I often talk about Facebook’s algorithm changes, but did you notice that Google is constantly making them, too?
Google doesn’t tend to be as obvious about it as Facebook is (largely in part because they make anywhere from 500 to 600 of these updates annually), but once in awhile they roll out a major change, which can have a huge impact on marketers and brands.
The latest Google algorithm update, dubbed a “broad, global, core update” happened on Aug. 1. Analysis conducted on the update seems to show that it impacts primarily health and medical focused sites, as well as “your money your life – YMYL” sites, on topics including purchasing a home or a vehicle.
Google search liaison Danny Sullivan also confirmed this is a “global” rollout, impacting all Google search results, no matter what language or region.
Why does Google make these updates?
Google is not the bad guy. Google does not implement these updates to make your life as a marketer or brand more difficult. However, it is their goal to ensure the user experience is top-notch.
After all, it’s their business to make sure they are the No. 1 ranking search engine. Otherwise, they would be Bing or Ask Jeeves.
So, when Google makes an algorithm change, it’s simply because they’ve found a better way to elevate the user experience. By improving your user experience, it brings more traffic to their search engine, which allows them to further monetize through ads.
So how do we work around these updates?
First of all, SEO is very complicated, and if you try to “win” it right away by overthinking and overanalyzing each update, you’ll be in for a long game of cat and mouse.
Chances are, in your quest to win the small game, you could even miss the end goal, which is just to improve the user experience of every visitor to your website and social media.
Which brings us to our first strategy:
1. Focus on your client, on your customer and on your target audience
…and work to provide content that is geared to them, that they will find valuable and interesting, and strive to improve the user experience of your site. Your sites (both website and social) should be intuitive, engaging and always updated with fresh content and resources. Naturally this will keep people coming back to you and will tell Google that you’re worth promoting through their ranks. Eventually your sites will rank higher.
2. Always be updating your website and social media content.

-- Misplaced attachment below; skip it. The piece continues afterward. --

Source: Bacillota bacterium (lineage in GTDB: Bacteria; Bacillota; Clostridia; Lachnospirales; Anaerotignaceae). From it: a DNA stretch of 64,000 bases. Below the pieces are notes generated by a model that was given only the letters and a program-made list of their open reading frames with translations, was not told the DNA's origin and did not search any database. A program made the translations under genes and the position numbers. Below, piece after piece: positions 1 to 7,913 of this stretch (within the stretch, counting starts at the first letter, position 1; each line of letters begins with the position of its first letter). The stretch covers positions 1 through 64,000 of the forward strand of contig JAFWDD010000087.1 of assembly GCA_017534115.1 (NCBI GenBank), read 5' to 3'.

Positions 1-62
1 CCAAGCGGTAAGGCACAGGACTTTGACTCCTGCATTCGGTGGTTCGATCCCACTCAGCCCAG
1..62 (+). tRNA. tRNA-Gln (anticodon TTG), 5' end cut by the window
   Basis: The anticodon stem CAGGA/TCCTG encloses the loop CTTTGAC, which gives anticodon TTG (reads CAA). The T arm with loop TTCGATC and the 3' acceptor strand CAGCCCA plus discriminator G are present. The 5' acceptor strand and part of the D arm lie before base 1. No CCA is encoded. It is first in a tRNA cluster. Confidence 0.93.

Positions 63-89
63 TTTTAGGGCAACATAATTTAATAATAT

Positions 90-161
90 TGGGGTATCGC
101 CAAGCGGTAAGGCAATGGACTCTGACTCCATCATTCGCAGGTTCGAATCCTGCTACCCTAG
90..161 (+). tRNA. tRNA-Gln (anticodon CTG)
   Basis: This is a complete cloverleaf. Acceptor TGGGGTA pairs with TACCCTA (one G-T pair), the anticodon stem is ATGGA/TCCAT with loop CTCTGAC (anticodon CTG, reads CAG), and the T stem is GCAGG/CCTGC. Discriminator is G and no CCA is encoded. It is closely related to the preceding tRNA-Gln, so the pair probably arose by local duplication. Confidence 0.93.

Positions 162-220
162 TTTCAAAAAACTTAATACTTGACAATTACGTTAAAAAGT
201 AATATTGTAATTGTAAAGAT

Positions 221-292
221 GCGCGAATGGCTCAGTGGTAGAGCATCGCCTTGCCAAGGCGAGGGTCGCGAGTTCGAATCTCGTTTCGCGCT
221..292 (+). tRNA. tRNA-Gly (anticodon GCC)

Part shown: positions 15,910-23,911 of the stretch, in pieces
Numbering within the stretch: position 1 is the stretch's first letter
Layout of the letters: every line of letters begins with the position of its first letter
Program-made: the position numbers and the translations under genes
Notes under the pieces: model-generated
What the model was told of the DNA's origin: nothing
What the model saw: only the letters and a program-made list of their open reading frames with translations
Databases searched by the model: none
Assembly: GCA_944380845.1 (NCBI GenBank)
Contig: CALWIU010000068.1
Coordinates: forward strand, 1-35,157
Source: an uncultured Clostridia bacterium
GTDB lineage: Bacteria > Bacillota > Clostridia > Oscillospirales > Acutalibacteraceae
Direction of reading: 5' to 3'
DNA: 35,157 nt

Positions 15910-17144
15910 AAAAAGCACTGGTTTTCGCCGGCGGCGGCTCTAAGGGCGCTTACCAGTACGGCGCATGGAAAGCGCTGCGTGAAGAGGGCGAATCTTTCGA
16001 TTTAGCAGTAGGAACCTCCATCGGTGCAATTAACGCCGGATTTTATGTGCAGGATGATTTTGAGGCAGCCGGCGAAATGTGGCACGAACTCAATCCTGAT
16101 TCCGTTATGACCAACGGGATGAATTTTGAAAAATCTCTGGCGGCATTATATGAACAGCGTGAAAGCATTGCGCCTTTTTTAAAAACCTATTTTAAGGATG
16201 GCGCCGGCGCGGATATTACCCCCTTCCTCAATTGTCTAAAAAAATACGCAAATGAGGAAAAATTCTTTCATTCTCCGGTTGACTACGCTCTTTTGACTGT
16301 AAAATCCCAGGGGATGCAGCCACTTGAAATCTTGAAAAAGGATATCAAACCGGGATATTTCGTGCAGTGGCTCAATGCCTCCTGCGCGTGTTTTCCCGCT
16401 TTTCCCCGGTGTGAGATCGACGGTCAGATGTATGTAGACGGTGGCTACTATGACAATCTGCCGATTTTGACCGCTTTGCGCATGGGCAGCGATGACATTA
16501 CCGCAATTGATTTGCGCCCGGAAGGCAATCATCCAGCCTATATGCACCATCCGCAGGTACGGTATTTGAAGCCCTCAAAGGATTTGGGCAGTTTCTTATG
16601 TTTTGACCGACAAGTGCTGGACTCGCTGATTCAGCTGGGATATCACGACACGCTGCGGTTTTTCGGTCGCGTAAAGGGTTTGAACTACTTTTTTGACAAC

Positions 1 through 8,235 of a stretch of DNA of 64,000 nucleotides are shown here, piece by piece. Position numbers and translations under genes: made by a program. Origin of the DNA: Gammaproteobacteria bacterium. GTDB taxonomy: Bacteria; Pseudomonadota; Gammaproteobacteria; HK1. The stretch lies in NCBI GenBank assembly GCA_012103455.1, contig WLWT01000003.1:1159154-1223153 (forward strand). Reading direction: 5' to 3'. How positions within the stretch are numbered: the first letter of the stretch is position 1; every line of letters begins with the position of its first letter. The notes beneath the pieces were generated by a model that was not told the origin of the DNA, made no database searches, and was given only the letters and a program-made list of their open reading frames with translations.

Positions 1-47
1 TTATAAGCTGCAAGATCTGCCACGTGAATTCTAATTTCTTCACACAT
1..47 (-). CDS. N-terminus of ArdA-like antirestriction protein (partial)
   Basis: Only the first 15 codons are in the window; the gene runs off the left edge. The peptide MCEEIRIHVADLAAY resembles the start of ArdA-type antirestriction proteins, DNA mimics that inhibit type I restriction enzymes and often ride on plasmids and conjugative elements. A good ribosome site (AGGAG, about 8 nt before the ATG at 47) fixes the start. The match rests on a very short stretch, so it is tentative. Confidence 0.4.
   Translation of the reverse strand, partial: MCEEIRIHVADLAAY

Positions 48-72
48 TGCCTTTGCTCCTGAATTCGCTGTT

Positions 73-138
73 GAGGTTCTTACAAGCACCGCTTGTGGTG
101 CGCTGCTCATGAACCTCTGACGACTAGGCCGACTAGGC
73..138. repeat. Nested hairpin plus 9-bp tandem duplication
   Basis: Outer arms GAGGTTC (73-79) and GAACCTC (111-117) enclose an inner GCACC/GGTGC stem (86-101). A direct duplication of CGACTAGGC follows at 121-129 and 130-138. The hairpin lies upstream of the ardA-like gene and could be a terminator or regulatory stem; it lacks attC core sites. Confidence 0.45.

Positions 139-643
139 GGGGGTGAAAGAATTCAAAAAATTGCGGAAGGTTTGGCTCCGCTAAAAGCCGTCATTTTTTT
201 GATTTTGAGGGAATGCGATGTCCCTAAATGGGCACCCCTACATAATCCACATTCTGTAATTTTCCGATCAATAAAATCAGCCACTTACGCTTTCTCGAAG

Although the formulas for Google’s algorithms are tightly guarded (with employees signing non-disclosure agreements, it’s unlikely we’ll ever know exactly what’s up) and they are notoriously hush-hush on the connection between social media and Google rankings, it’s widely accepted that the correlation between social signals and ranking position is very high. There is a correlation for social success and success on Google – if you create valuable, organic content, it’s likely to be popular on social, which causes people to “like” it, click on it and share it, boosting your rankings and traffic.
Google any big brand or business, and often it’s their social pages that show up first.
What’s an advertiser to do? Create content, post regularly, build your audience and have a blog that you share regularly to social. Couple it with paid advertising on both Google and Facebook.
Don’t neglect your content archives, either. If you already have a blog, go back once a year and “prune” any content that could use some refreshing and optimizing. It’s a good way to update your content, while ensuring that users will still find the content useful and satisfying even if they land on it in the future. It all comes back to optimizing the user experience.
3. Consider going international.
Just like Pitbull, you might want to go international – if it’s the right fit for your brand or business. It might be hard for us to fathom, but the majority of people on planet Earth actually don’t speak English. This is where your opportunity lies to dominate your field on Google: in non-English speaking countries. If you have the kind of brand or business where this could be an option for you, it’s a great way to provide value to your clients in other countries; allowing them to read your website in their native language. There’s way less competition, so your site could do better, for less money.
Plus, Google prefers brands, simply because customers tend to trust them more. The bigger, the better.
4. Fix any broken links or media files.
Just think about it. If you were reading this story and I provided you with a link that went nowhere, how would you feel about it? Likely a bit disappointed and certainly unimpressed. It would diminish your user experience and likely cause you to lose trust in me as a digital marketer.
It might sound simple, but you’ll want to clean house at least a few times a year. There are even different apps available online that can help you uncover any that aren’t in working order – just ask me, and I’m happy to share them with you.
In short, if you want to come out as a winner even when Google rolls out new changes, it’s best you focus on providing the ultimate user experience and content for your target audience.
Pay attention to your website traffic, regularly update your content (and make it as interesting, social and valuable as possible) on your website and social media and ensure your user experience is nothing short of world-class.
It’s like most things in life.
Understand theirs but focus on your own game – and you’ll come out on top.